EXCERPT FROM SHOW:
Correspondent: This is a rare case where someone who was in the first ten shows comes back seven or eight years later and is now here in the flesh. But we’re much different people, I think.
Aschenbrand: Um, yeah. I would imagine so.
Correspondent: How have you changed? For people who are not privy to your developments. Obviously, you’re expecting, I see.
Aschenbrand: I am expecting. So that’s a huge difference.
Correspondent: But you’ve always been expecting in some sense, I think.
Aschenbrand: (laughs) Expecting something, right? Always expecting something. In terms of the book or in terms of me personally or both?
Correspondent: Whatever, whatever. The nice thing is that there’s a lot of latitude here in terms of what we talk about.
Aschenbrand: Yeah. Well, I think that I have…the wisdom of experience maybe behind me. Which is to say that I would have done everything exactly the same.
Correspondent: No regrets. We’ll talk about this. Okay, so let’s get into the book. You say that, from a very early age, you knew that you were in the wrong borough.
Correspondent: You also write that the last thing in the world you wanted to do was move to Brooklyn. You even say, “I hadn’t clawed my way out of one outer borough to move to another.” I have to ask. Speaking as a loyal Brooklynite, what’s so bad about Queens and Brooklyn? Why are you dissatisfied with the way you grew up? Why should Manhattan matter so much?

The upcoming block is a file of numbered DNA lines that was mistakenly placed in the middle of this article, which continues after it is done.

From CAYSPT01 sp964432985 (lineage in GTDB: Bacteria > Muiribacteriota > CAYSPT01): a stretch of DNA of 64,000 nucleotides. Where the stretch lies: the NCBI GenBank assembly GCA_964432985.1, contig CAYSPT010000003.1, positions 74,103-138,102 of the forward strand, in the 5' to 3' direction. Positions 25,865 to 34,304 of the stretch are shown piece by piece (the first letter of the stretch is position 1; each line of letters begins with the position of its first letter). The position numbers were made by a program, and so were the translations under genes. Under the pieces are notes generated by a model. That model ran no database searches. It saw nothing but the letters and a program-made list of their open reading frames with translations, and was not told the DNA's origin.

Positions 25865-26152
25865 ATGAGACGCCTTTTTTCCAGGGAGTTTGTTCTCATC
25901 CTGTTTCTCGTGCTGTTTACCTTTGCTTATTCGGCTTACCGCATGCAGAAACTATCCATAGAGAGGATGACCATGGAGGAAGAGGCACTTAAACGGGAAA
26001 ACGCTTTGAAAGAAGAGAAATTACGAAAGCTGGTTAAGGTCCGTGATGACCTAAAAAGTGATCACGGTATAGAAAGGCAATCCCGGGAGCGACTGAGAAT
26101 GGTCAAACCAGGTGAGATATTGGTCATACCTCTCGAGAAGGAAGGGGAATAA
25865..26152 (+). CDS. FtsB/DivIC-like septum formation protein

Aschenbrand: Well, I think I’ll probably enrage a lot of my friends — most of whom live in Brooklyn. I think that there really is something to the magic of Manhattan, especially when you grow up in Queens. And you see things are extremely different on the other side of the bridge. It’s where it all happens. I mean, it’s like — that’s where I saw, you know, the drag queens at Patricia Field transforming at, like, age 14. I mean, it’s where you see the nightlife and the skyline, which is still exciting to see every time I land here. Even after a hundred million times of seeing it.
Correspondent: But the skyline is not necessarily borough-specific.